“That was the beginning of the end for the fund. That was a totally irresponsible thing to do,” Dunkerley says of letting UPS out. “That money is gone in investment losses. They've lost more than $6 billion since 2007.”
Munroe said in the past that the agreement with UPS was a necessary compromise that has worked out positively for both UPS and the union.
But Ken Paff, a Teamsters member and head of Teamsters for a Democratic Union, a group critical of current union leadership, agrees with Dunkerley. “UPS is the largest, most profitable, and a growing employer, exactly what you want in a pension plan,” Paff says. “Letting UPS out would be like Blue Cross saying they wanted all of the healthy young people out of its plan.”
The fund lost almost $1 billion in 2009 and the Teamsters expect it to lose even more in 2010. The Pension Benefit Guaranty Corporation (PBGC), a government entity that protects and rates more than 29,000 private pension plans, including Central States, has rated the fund's status as critical since 2008.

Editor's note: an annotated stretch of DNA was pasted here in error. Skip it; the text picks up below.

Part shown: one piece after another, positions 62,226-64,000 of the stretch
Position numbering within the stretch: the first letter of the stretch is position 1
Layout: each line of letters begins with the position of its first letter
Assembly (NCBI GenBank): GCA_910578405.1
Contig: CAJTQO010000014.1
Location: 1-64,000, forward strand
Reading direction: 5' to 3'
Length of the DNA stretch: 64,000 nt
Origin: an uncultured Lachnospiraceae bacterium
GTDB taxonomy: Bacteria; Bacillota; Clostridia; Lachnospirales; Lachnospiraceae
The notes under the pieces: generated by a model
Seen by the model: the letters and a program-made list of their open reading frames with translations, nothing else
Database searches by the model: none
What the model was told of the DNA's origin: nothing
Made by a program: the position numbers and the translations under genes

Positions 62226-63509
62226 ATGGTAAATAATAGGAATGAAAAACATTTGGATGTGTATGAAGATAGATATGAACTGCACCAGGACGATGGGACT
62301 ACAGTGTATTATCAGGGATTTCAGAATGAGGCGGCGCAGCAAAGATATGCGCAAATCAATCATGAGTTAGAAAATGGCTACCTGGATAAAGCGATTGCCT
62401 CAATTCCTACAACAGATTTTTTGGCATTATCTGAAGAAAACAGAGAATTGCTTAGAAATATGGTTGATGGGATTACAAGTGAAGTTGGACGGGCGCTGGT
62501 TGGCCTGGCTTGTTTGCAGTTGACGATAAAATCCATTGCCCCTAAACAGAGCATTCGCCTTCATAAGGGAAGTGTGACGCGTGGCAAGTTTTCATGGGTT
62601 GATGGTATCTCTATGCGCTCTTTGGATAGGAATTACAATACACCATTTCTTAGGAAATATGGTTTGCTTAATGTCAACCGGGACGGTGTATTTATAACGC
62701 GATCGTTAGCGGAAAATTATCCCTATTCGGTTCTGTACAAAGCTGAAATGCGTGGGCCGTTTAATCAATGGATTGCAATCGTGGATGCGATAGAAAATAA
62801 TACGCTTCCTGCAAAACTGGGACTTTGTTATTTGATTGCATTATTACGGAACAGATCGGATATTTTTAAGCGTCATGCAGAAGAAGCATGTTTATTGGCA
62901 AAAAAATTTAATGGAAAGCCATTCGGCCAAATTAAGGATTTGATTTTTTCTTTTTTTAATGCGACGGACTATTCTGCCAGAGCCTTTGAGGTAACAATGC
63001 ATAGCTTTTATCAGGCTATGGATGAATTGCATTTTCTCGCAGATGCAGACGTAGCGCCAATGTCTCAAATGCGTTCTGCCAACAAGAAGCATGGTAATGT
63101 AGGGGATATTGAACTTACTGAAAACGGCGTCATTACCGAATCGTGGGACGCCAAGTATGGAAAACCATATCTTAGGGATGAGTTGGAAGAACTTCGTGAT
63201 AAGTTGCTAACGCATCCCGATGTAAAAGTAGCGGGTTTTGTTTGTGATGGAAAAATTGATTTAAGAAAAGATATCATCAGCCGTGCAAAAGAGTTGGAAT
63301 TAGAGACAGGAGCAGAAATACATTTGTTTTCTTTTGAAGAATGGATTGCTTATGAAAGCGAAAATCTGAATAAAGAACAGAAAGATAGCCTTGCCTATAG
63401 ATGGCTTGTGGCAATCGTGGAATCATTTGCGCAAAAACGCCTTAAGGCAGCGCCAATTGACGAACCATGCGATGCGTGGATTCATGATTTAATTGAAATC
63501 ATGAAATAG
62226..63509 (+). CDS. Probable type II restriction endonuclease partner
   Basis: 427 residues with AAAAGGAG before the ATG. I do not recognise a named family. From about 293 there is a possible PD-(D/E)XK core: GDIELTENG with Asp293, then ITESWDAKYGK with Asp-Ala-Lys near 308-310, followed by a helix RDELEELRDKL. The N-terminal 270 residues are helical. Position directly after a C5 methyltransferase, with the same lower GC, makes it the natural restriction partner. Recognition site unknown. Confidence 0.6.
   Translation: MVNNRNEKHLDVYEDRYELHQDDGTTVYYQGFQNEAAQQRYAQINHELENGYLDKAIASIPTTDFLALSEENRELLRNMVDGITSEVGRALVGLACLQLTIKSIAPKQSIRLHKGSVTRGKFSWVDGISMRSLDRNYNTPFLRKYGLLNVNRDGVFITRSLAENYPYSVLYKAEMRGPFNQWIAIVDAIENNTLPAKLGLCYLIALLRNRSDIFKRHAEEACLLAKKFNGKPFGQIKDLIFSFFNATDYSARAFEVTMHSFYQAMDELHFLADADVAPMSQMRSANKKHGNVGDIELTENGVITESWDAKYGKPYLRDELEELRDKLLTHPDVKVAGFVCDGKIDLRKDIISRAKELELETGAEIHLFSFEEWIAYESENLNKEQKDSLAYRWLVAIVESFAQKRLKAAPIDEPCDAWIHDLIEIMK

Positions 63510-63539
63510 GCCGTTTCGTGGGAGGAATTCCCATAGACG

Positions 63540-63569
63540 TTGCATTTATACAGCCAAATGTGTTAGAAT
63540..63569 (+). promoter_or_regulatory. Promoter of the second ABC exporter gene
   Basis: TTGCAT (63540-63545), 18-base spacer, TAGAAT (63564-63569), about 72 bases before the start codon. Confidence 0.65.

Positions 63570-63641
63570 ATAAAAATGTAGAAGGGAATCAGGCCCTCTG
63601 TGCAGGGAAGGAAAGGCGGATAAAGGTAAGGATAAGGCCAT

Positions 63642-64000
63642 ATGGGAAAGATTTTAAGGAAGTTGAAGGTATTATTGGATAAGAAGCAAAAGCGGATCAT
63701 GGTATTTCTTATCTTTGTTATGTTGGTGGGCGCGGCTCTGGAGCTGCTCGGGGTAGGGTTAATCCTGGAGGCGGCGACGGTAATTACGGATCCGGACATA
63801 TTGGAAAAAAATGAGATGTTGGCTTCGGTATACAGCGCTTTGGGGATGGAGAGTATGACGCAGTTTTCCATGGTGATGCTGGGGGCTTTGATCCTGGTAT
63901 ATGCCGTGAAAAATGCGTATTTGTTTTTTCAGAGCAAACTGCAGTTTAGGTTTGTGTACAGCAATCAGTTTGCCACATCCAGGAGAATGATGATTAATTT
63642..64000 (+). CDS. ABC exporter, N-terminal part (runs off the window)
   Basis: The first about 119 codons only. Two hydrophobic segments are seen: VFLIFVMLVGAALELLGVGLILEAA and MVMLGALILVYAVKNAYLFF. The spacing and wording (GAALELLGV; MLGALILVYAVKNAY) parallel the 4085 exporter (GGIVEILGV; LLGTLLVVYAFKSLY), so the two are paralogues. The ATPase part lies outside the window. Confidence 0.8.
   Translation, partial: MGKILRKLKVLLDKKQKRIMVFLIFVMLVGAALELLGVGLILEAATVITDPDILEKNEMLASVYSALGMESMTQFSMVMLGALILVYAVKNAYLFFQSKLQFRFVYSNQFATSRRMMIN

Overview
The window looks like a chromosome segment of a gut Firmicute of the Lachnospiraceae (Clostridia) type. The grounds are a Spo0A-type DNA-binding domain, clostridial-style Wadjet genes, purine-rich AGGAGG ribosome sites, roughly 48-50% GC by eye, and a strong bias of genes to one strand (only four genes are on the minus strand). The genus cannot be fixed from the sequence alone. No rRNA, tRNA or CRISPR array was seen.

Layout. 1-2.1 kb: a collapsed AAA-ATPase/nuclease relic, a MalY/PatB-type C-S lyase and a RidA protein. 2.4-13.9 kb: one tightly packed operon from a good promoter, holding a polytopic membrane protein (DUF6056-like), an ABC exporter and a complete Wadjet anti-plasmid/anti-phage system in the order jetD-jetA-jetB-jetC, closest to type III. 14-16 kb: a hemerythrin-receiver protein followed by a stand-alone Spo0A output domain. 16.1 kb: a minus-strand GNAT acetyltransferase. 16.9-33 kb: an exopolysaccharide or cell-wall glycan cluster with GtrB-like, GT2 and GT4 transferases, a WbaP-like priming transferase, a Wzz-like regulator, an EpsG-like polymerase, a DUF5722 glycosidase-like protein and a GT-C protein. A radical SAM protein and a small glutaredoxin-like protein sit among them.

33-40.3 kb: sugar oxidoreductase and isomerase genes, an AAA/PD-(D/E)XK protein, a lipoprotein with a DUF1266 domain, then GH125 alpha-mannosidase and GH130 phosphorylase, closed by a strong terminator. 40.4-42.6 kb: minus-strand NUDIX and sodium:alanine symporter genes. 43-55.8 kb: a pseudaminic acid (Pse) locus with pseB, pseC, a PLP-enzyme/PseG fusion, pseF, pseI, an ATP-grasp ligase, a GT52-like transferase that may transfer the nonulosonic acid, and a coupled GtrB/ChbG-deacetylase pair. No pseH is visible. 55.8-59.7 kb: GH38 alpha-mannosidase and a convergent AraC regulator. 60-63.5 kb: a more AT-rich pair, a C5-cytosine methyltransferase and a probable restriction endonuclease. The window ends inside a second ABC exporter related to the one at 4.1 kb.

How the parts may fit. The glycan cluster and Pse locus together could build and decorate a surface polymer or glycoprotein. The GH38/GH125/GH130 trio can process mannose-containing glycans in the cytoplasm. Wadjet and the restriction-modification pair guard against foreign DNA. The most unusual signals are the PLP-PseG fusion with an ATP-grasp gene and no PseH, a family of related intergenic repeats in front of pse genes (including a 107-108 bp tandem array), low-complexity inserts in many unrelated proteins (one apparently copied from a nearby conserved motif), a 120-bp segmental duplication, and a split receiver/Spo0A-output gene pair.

Less than four months after the union received the $6.1 billion from UPS, the PBGC first rated the fund as being in the “red zone,” its lowest rating.
The UPS affair has led to more companies attempting to withdraw, saying that the UPS freight division can charge less for services because they are not paying into the fund. Because of this, the union has faced more challenges.
In September, the nation's largest trucking company, YRC Worldwide, successfully negotiated a temporary withdrawal from the fund that will last until the end of 2010. Because YRC was able to withdraw, America's third largest trucking company, ABF Freight Systems, also wishes to stop contributing, saying it can no longer compete with YRC.
YRC bought Dunkerley's company, Holland Motor Express, last year. A slender man with just a wisp of red hair, Dunkerley seems quiet and reserved. But his green eyes flash when discussing the deals with UPS and YRC. He does not believe YRC will ever pay “one more dollar” into the fund.
“This is all in the self-interest of the leadership, not in the interest of the union, because [after the vote] they negotiated a sub-standard contract,” Dunkerley says. “The union stood with the company, telling everyone to take the agreement because all they care about is their dues money.”
Which all comes back to health care reform. The Teamsters favor reform because it could be a large component of fixing organized labor. “Not having to pay health care costs and not requiring companies to pay health care costs would make a huge difference for all unions in this country,” Revitte says.